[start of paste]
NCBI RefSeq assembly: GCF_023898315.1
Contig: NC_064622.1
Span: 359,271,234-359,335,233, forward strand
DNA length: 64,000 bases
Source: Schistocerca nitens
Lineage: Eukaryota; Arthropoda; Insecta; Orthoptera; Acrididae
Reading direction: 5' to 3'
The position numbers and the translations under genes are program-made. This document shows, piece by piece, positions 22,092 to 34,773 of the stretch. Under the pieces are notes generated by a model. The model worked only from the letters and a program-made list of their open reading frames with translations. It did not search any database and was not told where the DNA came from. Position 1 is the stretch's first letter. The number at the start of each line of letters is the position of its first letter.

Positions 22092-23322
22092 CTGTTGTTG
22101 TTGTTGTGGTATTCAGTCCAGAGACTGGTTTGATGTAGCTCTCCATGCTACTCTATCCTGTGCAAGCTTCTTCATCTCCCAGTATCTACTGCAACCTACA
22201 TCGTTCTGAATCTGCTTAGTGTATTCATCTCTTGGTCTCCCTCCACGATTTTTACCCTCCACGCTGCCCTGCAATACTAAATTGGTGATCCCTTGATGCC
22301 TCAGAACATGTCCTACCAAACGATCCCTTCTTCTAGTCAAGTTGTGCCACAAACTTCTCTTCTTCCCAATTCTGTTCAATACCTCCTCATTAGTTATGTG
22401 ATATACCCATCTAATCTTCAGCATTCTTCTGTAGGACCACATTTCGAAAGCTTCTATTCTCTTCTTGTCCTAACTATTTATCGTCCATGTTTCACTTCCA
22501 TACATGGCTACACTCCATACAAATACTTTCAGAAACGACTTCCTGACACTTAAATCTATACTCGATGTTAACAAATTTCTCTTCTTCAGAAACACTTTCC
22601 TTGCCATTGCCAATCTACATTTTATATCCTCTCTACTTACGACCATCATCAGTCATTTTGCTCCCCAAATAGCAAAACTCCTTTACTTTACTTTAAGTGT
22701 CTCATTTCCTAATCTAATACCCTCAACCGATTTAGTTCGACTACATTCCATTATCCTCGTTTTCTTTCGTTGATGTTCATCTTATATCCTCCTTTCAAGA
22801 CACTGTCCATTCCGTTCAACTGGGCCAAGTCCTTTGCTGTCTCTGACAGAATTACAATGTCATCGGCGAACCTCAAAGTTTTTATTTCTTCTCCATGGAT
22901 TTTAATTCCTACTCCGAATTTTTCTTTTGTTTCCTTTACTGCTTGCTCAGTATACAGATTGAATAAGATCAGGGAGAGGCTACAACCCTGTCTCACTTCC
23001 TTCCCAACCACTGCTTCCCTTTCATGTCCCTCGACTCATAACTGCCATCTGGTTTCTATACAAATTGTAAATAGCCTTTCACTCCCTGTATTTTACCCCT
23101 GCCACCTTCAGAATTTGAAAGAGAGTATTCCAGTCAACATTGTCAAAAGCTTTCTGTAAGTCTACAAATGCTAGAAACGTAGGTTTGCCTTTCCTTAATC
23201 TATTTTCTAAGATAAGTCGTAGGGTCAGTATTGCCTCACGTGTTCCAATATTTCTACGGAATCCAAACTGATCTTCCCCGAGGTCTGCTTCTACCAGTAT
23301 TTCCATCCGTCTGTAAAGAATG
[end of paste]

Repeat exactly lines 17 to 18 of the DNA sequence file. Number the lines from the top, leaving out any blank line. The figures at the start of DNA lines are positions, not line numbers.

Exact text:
22701 CTCATTTCCTAATCTAATACCCTCAACCGATTTAGTTCGACTACATTCCATTATCCTCGTTTTCTTTCGTTGATGTTCATCTTATATCCTCCTTTCAAGA
22801 CACTGTCCATTCCGTTCAACTGGGCCAAGTCCTTTGCTGTCTCTGACAGAATTACAATGTCATCGGCGAACCTCAAAGTTTTTATTTCTTCTCCATGGAT